(Epic / Interscope)
3 (out of 5 stars)
Reviewed: Jan. 6, 2003
Review by Holiday GirodThe results are in and it seems that the verdict is split between either feeling that the, so-called, supergroup coupling of Soundgarden's star shrieker Chris Cornell and Rage Against The Machine musicians Tom Morello, Tim Commerford and Brad Wilk is either a bloated rehash of '70s hard rock or a refreshing new page in the annals of heavy metal music.
As I sit upon the fence between both camps, it's apparent that any perceived shortcomings come from the, rather unfair, comparisons to Rage Against The Machine. Despite numerous moments of explosive mayhem throughout their self-titled debut album, it definitely falls short of expectations in comparison to the one-time masters of the socio-political antagonistic rap-metal hybrid. And since I was one that personally went in with this perception, it's no wonder that this fencepost up my backside is so damn painful.
Lessening my discomfort, however, is the fact that, if comparisons are to be made, then it's Cornell's own former band that Audioslave seems to effortlessly aspire to. Picking up almost exactly where Soundgarden left off when they called it a day in 1997, the folks from Rage add more color, texture and, yes, muscle to the Soundgarden palette - incorporating Black Sabbath-sludge ("Bring Em Back Away"), brooding power ballads ("Like A Stone") and well-produced - thanks in part to Rick Rubin, return-to-form hard rocking numbers ("Set It Off," "What You Are" and "Show Me How To Live"). From the tribal rhythms of the opening track "Cochise," and iron fist wallop that cold-cocks the chorus on "Gasoline" to Morello's downward spiraling guitars and Cornell's fade out rock scatting [eat your heart out, Mel Torme!] on "Exploder" the joined forces of these two bands are as entertaining as they are promising.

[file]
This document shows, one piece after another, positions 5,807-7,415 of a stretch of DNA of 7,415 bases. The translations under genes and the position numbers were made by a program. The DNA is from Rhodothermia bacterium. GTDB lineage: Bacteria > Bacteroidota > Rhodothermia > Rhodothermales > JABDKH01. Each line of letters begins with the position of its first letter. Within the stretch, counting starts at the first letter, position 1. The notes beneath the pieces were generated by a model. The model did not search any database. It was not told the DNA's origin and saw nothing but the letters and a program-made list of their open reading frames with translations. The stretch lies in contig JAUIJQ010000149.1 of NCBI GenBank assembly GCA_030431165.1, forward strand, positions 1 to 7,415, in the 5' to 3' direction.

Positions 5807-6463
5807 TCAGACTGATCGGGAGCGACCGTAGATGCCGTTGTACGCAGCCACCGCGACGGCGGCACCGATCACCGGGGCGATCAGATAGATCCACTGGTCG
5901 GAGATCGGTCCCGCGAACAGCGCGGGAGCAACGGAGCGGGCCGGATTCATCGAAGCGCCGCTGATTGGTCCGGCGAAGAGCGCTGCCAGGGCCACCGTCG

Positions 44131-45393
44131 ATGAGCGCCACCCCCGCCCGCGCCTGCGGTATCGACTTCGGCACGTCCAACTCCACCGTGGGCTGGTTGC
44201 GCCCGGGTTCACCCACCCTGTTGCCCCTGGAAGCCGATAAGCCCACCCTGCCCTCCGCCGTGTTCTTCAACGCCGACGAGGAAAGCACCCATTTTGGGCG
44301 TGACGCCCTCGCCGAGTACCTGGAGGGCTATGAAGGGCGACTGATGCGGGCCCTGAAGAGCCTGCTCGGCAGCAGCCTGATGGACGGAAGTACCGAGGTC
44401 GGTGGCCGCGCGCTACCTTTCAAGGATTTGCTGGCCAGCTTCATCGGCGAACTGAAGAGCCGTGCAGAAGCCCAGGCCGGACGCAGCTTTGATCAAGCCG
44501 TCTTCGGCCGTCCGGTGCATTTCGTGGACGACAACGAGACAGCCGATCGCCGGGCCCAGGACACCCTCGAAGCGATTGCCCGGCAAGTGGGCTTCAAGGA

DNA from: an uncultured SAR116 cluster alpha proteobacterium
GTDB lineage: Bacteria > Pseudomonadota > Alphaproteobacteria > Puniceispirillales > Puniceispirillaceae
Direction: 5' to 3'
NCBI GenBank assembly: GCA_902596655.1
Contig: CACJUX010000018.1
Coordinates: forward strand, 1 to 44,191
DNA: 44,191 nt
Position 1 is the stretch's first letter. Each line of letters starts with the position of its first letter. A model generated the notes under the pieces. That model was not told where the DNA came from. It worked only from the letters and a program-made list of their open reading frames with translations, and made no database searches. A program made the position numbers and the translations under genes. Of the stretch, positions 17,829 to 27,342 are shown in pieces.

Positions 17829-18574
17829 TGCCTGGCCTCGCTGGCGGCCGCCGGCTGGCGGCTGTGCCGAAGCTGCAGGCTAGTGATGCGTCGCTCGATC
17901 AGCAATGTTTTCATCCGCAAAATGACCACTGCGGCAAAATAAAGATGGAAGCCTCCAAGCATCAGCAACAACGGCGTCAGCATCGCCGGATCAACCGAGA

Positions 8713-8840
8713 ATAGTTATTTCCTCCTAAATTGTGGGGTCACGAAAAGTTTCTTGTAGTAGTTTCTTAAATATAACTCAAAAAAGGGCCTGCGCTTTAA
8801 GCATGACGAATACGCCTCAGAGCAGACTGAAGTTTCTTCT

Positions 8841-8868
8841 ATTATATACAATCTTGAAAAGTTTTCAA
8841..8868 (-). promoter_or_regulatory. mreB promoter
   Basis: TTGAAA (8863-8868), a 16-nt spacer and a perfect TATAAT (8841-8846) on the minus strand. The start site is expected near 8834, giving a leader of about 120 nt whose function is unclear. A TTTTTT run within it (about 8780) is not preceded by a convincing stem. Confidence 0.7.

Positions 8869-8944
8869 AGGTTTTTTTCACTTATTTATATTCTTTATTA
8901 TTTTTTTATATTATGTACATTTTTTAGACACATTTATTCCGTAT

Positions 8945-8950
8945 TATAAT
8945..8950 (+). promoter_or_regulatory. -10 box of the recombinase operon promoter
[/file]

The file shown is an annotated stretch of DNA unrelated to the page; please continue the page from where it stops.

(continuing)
While they may not be the saviors of hard rock that many had wished for, Audioslave still prove that they're certainly one of the brightest hopes we have today.
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